A few months ago, I experienced my sheep-iversary.  The next few weeks contain all of my lamb-birthdays.  Agnes is now one (1/25/13), Ida and Esther on 2/10, and Valentine on 2/14.

Agnes vs. Esther

I don’t mean for this blog to become a series of reminiscences, so I’ll try to go light on the flashbacks here.  It’s more than just the year-old sheep in my barn that remind me of my first lambing.  The same aching cold, the light dustiness of the hay, the persistent chore of breaking the ice in the water buckets…these are the weeks that try a farmer’s resolve, but this year I’m doing it without the reward of cuddly and amusing lambies in the barn.  It wasn’t hard to be motivated to go and check on them, or to bring strings of visitors down to the barn to see them hopping around.


Though the chores are duller lamb-less, I also feel less worry.  I don’t have lambs getting too cold.  I don’t have to check that lambs are nursing.  I’m not scrutinizing ewes for signs of labor or trying to palpate udders for mastitis on an angry, kicking sheep.  I don’t have scary new moms like Dot ready to ram me into the opposite wall.  I’m also not feeding two bottle lambs six times a day, and I’m not listening to them baa for attention from the shed when they hear me in the kitchen.  As fun as that was, I understand why one of the 400 sheep operations up north used to just give their bottle babies away for free.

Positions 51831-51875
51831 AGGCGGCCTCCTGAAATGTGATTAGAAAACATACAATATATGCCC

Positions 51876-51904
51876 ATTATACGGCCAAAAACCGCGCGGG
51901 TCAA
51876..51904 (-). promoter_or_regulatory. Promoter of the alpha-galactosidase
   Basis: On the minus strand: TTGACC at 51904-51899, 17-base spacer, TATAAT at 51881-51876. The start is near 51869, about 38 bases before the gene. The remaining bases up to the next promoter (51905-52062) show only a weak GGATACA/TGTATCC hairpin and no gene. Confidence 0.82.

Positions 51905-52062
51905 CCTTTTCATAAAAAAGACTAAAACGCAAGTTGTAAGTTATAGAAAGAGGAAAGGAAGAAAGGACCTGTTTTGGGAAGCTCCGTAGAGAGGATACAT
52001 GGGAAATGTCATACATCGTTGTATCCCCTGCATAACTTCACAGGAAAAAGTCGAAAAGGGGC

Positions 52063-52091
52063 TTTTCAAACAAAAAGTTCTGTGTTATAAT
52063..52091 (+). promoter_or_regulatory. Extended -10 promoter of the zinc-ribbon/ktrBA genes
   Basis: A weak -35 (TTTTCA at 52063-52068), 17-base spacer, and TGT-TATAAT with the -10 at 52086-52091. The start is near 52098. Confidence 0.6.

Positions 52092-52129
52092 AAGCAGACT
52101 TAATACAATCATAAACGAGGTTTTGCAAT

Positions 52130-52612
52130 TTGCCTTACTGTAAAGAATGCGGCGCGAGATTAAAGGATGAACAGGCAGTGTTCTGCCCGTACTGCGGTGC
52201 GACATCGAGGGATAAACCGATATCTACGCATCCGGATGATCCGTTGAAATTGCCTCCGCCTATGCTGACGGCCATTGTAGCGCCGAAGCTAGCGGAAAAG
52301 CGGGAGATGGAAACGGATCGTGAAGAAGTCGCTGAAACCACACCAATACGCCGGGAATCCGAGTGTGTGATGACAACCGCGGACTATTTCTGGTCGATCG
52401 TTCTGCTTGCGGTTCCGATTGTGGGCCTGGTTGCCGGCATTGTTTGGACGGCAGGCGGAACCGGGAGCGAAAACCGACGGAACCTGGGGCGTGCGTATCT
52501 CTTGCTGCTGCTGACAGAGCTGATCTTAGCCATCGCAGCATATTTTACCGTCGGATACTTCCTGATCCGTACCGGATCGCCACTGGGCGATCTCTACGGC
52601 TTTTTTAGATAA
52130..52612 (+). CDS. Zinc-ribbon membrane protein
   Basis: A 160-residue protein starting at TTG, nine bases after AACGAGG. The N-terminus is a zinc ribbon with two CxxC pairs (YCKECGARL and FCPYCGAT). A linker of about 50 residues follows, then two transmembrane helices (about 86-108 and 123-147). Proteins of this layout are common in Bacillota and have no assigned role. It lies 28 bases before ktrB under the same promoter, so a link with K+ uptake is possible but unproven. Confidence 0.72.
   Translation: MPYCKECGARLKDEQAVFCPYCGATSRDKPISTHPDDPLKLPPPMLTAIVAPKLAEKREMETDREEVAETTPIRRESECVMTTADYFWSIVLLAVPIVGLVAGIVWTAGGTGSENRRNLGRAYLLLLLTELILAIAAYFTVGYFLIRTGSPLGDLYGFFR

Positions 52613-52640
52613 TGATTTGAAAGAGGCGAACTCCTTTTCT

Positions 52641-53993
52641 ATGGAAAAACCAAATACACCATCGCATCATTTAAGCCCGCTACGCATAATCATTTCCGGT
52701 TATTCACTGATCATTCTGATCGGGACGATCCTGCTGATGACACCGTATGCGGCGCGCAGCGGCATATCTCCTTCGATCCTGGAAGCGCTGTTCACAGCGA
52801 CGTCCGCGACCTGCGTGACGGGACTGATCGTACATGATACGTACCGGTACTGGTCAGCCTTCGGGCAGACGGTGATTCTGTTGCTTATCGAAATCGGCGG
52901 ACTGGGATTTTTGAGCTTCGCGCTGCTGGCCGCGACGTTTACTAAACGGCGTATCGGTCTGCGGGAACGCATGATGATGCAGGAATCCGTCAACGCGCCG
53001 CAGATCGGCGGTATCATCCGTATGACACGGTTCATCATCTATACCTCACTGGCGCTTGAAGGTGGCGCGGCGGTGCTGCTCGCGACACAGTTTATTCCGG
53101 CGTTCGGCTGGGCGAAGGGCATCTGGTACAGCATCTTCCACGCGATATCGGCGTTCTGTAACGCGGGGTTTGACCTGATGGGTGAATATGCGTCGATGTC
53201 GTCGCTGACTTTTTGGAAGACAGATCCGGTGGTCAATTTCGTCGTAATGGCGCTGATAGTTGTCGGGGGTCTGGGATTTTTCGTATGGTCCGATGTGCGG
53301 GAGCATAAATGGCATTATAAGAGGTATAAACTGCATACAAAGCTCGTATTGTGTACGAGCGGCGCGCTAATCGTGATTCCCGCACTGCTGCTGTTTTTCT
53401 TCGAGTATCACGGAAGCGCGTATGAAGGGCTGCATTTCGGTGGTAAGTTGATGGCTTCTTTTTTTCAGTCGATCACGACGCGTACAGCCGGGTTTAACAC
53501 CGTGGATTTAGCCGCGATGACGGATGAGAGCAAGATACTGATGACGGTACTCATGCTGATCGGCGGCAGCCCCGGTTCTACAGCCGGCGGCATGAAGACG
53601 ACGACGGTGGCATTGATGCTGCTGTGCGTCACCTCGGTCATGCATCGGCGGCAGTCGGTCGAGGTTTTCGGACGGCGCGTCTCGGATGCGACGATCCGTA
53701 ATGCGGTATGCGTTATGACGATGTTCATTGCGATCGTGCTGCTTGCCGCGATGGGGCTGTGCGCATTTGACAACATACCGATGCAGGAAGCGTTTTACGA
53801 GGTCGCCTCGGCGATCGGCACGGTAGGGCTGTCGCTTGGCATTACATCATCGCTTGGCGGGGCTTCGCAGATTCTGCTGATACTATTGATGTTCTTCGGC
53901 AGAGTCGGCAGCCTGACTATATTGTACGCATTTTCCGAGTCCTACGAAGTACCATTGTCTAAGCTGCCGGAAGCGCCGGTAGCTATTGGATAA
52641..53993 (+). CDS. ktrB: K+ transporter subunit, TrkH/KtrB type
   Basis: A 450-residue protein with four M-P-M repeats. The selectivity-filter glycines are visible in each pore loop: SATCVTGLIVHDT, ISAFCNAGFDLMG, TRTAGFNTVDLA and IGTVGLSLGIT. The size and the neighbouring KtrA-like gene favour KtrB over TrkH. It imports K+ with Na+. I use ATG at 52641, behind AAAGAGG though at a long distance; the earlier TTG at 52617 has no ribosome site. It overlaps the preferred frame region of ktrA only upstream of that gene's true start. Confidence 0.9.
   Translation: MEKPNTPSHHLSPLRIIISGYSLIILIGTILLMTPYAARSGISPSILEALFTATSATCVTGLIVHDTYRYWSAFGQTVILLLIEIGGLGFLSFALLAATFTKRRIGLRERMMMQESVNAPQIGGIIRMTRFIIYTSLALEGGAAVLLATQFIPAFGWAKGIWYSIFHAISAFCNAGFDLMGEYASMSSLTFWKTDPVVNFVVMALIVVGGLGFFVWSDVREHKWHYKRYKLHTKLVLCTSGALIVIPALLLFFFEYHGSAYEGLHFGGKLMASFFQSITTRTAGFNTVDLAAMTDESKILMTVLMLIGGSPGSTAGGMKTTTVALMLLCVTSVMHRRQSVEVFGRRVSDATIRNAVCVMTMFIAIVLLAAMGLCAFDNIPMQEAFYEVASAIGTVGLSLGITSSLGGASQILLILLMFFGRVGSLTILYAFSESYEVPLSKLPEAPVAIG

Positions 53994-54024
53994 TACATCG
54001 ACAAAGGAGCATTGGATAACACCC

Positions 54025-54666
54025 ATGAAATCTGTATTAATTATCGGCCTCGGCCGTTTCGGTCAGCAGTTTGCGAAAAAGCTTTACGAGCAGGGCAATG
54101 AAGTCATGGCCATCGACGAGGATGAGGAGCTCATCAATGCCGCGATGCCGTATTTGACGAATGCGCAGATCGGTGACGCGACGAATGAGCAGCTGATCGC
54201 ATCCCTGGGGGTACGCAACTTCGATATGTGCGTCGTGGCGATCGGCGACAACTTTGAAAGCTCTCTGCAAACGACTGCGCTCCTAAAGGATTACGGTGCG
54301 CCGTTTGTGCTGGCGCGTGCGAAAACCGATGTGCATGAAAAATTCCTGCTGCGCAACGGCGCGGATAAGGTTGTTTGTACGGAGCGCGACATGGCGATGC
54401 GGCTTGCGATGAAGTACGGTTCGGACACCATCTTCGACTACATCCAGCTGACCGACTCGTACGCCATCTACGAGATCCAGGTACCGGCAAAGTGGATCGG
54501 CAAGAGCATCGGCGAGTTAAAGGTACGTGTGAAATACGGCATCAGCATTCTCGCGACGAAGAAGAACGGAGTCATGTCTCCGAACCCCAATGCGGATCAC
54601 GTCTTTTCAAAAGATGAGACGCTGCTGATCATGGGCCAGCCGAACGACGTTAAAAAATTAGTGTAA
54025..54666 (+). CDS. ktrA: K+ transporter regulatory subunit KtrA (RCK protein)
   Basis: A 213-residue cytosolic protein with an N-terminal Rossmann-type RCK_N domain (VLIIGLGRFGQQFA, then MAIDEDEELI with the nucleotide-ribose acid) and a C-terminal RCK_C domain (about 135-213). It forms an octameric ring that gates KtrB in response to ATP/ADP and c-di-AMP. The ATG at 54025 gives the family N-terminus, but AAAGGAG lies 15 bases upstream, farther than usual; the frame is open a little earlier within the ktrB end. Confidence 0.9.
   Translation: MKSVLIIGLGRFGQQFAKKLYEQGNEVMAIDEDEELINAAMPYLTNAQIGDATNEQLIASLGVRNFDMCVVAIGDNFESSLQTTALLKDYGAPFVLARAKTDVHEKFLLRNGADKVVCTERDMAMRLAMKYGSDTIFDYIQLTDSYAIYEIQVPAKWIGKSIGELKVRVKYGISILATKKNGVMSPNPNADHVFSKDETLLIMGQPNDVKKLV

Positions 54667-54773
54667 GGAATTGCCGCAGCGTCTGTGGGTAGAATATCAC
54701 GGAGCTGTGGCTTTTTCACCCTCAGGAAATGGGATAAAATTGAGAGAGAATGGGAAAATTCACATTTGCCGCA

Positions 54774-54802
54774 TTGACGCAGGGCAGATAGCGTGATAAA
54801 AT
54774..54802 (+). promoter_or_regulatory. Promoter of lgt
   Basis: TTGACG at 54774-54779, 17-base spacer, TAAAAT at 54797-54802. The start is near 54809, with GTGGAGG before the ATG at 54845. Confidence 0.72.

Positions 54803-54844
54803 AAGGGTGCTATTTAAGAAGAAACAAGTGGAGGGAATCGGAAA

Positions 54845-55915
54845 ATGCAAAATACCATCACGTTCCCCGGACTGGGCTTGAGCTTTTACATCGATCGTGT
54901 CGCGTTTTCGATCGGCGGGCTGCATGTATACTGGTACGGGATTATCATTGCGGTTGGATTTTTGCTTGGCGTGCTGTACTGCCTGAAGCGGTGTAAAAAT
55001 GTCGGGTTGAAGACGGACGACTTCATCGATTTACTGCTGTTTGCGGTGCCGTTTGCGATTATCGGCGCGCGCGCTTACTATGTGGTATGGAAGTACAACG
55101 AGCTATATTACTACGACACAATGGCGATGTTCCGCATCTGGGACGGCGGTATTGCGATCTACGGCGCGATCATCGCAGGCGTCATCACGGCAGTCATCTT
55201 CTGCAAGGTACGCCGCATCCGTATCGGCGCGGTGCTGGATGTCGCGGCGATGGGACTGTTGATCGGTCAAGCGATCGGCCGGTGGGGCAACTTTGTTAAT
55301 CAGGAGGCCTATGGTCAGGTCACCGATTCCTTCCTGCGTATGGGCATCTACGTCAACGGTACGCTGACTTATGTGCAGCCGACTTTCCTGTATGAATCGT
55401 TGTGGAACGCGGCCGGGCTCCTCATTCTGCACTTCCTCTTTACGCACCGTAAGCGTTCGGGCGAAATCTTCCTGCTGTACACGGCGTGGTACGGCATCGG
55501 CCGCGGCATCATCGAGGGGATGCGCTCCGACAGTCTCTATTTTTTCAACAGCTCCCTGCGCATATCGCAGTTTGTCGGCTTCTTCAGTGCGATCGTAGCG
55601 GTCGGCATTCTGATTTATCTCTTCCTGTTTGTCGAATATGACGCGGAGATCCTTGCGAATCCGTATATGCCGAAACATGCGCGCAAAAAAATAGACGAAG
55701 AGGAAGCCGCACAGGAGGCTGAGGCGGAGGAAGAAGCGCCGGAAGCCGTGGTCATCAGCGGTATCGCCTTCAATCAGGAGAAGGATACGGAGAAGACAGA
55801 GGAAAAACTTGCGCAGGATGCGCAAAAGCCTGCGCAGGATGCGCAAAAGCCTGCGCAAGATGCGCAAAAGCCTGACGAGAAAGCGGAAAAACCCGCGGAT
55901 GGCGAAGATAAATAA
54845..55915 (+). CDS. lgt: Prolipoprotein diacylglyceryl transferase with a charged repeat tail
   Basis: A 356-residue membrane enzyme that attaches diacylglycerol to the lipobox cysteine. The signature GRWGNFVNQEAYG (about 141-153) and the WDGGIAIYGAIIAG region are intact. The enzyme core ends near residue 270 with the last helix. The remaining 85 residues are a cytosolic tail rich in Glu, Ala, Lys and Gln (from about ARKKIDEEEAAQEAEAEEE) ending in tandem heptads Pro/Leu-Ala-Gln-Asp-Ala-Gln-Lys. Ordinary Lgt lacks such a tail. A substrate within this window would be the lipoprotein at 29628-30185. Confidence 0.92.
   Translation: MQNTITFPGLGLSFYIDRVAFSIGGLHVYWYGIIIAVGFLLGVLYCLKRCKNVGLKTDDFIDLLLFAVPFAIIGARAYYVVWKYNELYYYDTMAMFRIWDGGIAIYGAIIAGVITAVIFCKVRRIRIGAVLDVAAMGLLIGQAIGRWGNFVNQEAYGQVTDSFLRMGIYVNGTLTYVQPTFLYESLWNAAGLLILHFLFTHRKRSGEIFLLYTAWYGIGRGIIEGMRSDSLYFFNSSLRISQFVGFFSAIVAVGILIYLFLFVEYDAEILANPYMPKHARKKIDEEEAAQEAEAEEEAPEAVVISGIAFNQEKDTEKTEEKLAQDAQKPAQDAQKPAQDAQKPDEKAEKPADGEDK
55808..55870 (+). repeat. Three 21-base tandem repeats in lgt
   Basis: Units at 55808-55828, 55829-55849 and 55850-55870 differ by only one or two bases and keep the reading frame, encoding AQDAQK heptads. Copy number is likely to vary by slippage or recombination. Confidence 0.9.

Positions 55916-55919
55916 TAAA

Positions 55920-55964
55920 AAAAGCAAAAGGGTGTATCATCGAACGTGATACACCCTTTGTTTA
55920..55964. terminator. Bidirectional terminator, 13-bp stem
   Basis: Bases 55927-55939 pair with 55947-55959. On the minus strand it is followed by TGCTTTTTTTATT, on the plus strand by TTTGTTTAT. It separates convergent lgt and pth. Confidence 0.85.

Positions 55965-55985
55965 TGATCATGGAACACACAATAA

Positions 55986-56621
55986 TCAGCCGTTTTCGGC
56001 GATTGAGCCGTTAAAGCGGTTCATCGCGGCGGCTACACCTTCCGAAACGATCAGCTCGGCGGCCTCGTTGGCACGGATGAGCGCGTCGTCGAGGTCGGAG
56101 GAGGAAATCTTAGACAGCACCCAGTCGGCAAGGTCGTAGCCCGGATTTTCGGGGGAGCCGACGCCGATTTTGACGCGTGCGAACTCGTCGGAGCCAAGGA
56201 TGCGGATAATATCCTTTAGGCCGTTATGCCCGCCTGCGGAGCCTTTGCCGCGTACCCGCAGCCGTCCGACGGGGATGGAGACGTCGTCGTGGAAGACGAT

Finewool Crossbred sheep
Who could give these little guys away???

Of the birthday girls themselves, I’ll say this:  I think I have the four best lambs anyone could hope for and I’m very pleased with each of them.  They’re tall and strong with fine wool and sweet personalities.  And Agnes, my silly bottle lamb, keeps me laughing every time I go to the barn.